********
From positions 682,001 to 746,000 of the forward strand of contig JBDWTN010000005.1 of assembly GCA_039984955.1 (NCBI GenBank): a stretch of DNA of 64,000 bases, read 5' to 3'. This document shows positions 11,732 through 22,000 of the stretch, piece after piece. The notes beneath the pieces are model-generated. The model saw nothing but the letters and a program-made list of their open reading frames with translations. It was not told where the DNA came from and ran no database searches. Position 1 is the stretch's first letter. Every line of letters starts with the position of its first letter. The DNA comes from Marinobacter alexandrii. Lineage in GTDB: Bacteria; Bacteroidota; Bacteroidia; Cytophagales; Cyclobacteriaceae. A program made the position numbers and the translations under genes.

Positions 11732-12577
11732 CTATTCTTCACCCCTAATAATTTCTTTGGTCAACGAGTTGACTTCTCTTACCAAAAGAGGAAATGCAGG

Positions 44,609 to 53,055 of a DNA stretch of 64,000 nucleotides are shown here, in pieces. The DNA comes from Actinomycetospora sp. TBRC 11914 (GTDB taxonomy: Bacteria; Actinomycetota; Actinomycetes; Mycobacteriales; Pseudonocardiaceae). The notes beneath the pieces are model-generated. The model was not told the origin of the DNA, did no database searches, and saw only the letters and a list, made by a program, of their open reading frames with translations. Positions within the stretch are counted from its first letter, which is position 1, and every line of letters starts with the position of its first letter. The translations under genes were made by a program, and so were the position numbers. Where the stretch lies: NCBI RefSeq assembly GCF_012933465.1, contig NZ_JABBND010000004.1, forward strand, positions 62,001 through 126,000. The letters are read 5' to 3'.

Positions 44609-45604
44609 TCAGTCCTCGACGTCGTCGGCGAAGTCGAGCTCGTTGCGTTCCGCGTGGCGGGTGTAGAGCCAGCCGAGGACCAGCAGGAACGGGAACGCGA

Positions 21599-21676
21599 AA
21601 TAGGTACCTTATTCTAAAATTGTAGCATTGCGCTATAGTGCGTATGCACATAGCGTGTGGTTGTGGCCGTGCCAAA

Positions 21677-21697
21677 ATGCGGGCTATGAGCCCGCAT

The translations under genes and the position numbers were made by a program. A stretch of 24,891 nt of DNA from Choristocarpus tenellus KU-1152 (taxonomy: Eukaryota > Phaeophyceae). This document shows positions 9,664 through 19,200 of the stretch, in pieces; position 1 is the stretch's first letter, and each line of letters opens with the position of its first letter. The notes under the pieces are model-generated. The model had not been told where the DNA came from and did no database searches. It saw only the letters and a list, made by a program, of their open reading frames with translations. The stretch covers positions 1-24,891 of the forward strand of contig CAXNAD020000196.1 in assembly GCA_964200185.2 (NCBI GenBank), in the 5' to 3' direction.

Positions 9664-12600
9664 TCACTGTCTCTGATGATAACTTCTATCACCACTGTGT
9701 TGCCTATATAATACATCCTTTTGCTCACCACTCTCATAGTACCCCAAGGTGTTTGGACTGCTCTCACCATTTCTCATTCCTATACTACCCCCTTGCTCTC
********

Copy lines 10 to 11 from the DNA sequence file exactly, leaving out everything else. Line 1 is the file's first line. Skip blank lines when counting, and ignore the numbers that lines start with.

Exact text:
Positions 21677-21697
21677 ATGCGGGCTATGAGCCCGCAT